Even if a company doesn’t ask for any of the above and jumps right to the interview, it still might not be the person-to-person interview you are expecting, but a recorded interview using an online service, such as Big Interview or InterviewStream. With these online services, companies pre-record screening questions and candidates conduct the interview remotely. While this simulates a first-round interview, it still requires extra work on behalf of the candidate.
Video interviews are not the same as live or phone interviews and require different preparation. You will have to learn how to use the specific technology for whatever interview recording platform the employer decides to use. Like a skills test or work sample, you have an extra step to complete before any chance of meeting someone at the company.
Are you prepared for a recorded video interview? For which jobs and companies are you willing to go the extra step?
Companies are asking for more upfront, and you decline at your peril
I once interviewed a marketing candidate who refused to take an Excel-based marketing test that would have taken less than 15 minutes. She said she was insulted to have to take it given her years of marketing experience, but since she initially asked me to send her the test, I wonder if she didn’t think she would do well. Regardless, she didn’t move forward in the process because my client only wanted to look at candidate resumes, along with their marketing test score.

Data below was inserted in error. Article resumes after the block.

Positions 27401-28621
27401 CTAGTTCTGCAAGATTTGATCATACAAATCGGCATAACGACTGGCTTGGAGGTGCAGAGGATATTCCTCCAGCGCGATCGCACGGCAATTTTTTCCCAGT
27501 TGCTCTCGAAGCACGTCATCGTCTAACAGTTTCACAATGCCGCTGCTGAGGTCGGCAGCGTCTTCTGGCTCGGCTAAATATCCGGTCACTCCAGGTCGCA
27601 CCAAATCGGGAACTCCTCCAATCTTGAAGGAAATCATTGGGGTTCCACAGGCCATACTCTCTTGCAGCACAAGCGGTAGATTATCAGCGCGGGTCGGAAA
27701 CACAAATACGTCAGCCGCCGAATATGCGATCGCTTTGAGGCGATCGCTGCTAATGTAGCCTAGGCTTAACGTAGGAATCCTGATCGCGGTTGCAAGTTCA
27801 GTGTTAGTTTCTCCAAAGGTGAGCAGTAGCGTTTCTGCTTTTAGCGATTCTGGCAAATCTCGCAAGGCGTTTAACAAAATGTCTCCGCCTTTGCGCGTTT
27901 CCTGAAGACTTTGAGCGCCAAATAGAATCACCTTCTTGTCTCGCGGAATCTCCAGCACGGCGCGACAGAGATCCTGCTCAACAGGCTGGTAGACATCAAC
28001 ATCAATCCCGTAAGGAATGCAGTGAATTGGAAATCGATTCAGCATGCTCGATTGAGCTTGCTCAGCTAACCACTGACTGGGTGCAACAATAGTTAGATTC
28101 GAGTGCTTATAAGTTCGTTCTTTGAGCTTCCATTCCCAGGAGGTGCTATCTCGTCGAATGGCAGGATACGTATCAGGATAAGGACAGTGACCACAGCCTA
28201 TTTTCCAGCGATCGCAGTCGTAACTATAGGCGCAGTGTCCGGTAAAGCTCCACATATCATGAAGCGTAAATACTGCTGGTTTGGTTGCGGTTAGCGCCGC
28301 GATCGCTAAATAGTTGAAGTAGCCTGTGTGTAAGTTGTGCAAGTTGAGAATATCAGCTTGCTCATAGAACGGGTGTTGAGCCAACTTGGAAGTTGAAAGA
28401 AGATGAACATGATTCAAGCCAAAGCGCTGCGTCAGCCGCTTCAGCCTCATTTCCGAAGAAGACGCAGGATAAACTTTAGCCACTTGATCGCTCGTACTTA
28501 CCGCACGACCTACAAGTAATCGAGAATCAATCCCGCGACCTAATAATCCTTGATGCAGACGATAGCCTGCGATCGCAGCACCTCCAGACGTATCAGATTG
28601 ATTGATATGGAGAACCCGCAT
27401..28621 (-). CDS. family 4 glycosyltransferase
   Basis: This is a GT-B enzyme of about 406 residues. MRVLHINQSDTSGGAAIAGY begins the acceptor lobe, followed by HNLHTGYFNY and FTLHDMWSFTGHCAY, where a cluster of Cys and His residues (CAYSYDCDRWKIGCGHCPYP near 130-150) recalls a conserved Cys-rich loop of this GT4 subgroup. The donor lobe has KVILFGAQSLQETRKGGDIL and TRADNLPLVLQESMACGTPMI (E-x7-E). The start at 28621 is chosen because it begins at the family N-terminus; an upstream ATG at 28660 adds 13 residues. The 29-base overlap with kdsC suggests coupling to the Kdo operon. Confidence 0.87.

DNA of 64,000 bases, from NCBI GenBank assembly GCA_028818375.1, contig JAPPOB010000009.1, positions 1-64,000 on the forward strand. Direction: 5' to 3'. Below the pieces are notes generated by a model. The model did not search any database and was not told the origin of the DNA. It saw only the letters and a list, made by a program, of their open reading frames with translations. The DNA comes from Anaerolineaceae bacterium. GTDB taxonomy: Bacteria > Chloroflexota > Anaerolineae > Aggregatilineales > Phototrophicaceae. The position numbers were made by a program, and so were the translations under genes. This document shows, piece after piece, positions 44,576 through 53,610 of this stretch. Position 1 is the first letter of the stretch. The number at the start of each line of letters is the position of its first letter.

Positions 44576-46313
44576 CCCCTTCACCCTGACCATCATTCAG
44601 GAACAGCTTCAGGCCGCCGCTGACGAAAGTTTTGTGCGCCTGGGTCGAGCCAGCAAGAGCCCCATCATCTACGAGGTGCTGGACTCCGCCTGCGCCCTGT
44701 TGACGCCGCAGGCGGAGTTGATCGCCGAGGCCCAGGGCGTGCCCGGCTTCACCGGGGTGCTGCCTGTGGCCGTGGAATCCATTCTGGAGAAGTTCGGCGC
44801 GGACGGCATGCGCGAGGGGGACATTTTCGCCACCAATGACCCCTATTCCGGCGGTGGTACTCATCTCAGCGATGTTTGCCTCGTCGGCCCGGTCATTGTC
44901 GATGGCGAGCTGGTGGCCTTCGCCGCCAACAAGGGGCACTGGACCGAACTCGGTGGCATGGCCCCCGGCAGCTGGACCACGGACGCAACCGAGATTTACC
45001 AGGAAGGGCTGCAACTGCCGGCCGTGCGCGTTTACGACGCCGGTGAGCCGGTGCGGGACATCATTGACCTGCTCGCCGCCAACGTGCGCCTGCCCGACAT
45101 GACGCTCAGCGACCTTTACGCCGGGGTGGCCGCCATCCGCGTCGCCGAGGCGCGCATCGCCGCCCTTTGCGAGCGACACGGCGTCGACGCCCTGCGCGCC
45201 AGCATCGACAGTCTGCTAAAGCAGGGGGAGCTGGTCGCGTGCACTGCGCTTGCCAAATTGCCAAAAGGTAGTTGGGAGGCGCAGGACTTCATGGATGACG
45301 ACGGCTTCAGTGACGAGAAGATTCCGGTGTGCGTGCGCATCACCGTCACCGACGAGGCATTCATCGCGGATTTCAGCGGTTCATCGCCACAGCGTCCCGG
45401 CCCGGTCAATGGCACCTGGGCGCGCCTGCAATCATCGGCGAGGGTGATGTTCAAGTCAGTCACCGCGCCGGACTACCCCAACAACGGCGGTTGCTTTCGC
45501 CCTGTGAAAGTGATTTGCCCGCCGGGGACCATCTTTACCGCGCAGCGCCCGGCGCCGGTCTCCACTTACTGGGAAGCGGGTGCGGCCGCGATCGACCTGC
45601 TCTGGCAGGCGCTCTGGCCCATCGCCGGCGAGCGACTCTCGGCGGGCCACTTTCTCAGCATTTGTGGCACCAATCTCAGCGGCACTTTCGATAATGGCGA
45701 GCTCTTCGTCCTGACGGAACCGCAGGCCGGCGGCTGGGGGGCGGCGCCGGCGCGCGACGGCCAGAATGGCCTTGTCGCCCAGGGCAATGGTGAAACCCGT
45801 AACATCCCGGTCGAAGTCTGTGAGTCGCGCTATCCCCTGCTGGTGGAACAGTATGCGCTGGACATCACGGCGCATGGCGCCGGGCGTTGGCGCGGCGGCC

I once recommended a friend to a consulting job, and the hiring company was using a video interview platform and also asked for a letter of interest and work sample. That’s three extra steps, but none of these were particularly hard or time-consuming. Video interviews typically have fewer than 10 questions, if not five.
A letter of interest is a cover letter but focused on interest for that job and company – you should have a template that can be tweaked in short order. Job seekers should always have work samples. Yet my friend refused to comply, stating that if the company were serious about her they would be willing to consider her on her resume alone.
That’s a dare that could cost her an interview. Yes, extra steps take time, but not that much time if you really know the job and want the company – which is precisely why these extra steps are becoming more common. If you are unwilling to go the extra mile, you may not move forward to the interview process.
As a longtime recruiter and now career coach, I share career tips from the employer’s perspective. My specialty is career change — how to make a great living doing work that you love. My latest career adventures include running SixFigureStart, Costa Rica FIRE and FBC Films. I am the author of Jump Ship: 10 Steps To Starting A New Career and have coached professionals from Amazon, Goldman Sachs, Google, McKinsey, Tesla, and other leading firms. I teach at Columbia University and created the online courses, “Behind The Scenes In The Hiring Process” and “Making FIRE Possible“. I have appeared as a guest career expert on CNN, CNBC, CBS, FOX Business and other media outlets. In addition to Forbes, I formerly wrote for Money, CNBC and Portfolio.